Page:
If there is a hardware problem, or a stop error with the underlying Windows Server 2003, then your tactic is to carryout a System State restore. Naturally, you would replace any damaged hardware first. This is what a system state backup contains:
- The Windows Server 2003 registry
- Windows Server 2003 boot files
- Windows Server 2003 protected operating system files
- The Windows Server 2003 IIS metabase
- COM+ Class registration database
- Certificate Services database (if the server is a certificate server)
- Active Directory directory service (if the server is a domain controller)
- The SYSVOL directory (if the server is a domain controller)
- Domain Name Service (DNS) zone information (if the server is running DNS)
- Cluster service resource registry checkpoints and the quorum disk resource data (if the server is running the Cluster service)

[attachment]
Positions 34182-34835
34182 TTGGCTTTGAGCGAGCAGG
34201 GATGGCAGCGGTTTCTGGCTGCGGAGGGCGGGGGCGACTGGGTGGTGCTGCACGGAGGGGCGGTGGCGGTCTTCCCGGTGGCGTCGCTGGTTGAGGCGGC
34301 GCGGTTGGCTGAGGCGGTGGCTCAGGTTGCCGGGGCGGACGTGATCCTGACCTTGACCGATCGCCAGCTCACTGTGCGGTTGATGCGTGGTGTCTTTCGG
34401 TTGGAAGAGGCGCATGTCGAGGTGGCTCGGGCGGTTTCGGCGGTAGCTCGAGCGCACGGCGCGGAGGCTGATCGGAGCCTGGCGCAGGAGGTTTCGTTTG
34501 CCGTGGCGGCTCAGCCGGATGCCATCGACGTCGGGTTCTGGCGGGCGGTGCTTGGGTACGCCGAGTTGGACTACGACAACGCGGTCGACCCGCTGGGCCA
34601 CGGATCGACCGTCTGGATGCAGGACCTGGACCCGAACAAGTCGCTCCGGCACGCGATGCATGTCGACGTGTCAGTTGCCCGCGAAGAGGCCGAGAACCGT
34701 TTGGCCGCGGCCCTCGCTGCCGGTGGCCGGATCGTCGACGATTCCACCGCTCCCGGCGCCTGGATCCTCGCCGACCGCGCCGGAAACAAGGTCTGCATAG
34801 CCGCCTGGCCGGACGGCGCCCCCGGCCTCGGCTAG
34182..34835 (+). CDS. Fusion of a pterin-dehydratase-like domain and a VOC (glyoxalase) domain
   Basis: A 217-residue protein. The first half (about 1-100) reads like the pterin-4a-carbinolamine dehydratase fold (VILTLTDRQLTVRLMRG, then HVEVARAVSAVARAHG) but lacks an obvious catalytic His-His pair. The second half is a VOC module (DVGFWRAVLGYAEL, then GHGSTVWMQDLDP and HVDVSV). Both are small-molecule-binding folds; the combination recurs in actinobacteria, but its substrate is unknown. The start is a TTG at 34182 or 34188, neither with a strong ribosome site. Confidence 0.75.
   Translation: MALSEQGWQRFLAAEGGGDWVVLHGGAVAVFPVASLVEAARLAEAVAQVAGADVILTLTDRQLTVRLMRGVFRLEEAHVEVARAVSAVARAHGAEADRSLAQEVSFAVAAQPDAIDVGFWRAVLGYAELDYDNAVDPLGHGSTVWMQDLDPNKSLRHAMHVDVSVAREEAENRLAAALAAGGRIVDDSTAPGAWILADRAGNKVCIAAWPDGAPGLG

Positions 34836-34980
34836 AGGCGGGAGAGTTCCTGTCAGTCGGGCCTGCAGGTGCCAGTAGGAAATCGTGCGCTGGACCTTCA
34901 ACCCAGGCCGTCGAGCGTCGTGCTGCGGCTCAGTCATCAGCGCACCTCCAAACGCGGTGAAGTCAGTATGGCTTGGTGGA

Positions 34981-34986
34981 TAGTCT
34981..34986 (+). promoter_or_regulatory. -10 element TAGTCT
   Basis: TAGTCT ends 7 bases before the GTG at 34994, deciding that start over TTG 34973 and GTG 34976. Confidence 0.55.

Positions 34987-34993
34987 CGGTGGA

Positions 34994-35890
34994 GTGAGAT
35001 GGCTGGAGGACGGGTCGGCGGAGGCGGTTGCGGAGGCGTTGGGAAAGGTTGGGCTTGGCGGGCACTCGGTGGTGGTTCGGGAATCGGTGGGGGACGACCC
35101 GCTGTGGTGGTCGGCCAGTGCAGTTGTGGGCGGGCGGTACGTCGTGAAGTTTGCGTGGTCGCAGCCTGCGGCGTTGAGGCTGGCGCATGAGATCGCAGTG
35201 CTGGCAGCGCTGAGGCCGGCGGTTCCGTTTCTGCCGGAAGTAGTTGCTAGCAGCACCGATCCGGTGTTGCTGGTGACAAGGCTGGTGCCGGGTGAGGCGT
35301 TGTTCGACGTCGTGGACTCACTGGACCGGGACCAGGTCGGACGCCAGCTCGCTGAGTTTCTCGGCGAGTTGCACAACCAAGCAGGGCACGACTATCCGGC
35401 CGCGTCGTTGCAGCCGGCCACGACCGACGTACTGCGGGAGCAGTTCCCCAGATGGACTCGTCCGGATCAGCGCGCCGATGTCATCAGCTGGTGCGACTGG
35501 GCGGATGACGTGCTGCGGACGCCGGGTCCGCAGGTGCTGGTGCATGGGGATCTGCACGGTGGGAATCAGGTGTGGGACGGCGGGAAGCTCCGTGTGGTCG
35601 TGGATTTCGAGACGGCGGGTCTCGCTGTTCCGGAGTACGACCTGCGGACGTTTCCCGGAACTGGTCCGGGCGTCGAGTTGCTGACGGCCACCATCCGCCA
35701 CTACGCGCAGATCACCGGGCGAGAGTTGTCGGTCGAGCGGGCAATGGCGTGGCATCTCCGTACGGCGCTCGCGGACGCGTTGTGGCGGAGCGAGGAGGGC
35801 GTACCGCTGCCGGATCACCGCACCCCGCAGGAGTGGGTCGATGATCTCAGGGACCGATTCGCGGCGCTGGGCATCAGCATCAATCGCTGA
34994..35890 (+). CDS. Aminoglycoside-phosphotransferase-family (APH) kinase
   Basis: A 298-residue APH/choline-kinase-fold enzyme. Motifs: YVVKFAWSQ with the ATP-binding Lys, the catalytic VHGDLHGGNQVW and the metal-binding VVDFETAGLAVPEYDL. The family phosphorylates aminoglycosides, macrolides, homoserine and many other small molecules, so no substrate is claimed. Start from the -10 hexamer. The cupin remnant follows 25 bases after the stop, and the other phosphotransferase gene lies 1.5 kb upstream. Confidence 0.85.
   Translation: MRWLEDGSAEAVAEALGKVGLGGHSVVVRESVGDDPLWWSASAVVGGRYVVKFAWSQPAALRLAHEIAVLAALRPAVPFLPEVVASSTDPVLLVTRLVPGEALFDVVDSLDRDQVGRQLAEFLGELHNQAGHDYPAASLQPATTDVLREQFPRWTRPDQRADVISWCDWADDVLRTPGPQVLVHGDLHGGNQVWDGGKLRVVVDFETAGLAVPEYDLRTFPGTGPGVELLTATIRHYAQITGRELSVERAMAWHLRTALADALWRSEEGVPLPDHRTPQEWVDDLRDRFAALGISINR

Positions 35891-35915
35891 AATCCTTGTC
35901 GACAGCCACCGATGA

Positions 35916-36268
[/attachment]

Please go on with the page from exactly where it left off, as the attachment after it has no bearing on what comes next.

Note: System State Backups are only good for 60 days because of tombstoning. See more on tombstoneLifetime.
Remember that you could start the Windows 2003 Server in Safe Mode, or failing that from the Recovery Console.
In this scenario the original server has been stolen or damaged beyond repair. For example a ‘blue screen of death’, with accompanying stop error. Your solution now is to build the server from scratch starting with Windows Server 2003.
The key steps for this strategy are to install Windows Server 2003 with a new name and in its own workgroup. Rely on restoring the system state to give the server the correct NetBIOS name and Active Directory membership.
If the decision is close whether to restore the original server from backup, or whether to build a new server, favour a fresh build as you get cleaner versions of Exchange and Windows 2003.
Once the new Windows Server 2003 is up and running, install Exchange 2003 with a special switch. Setup /DisasterRecovery tells the operating system not to mount the Exchange 2003 stores on boot-up. The idea is that you will then restore the databases from backup. Without this switch Exchange 2003 would mount the database and they would be live which could make the problem worse if you were trying to recover a server from backup. The DisasterRecovery switch is equivalent of ticking the ‘Do not mount the store at start-up’ check box on the Database tab of the store properties.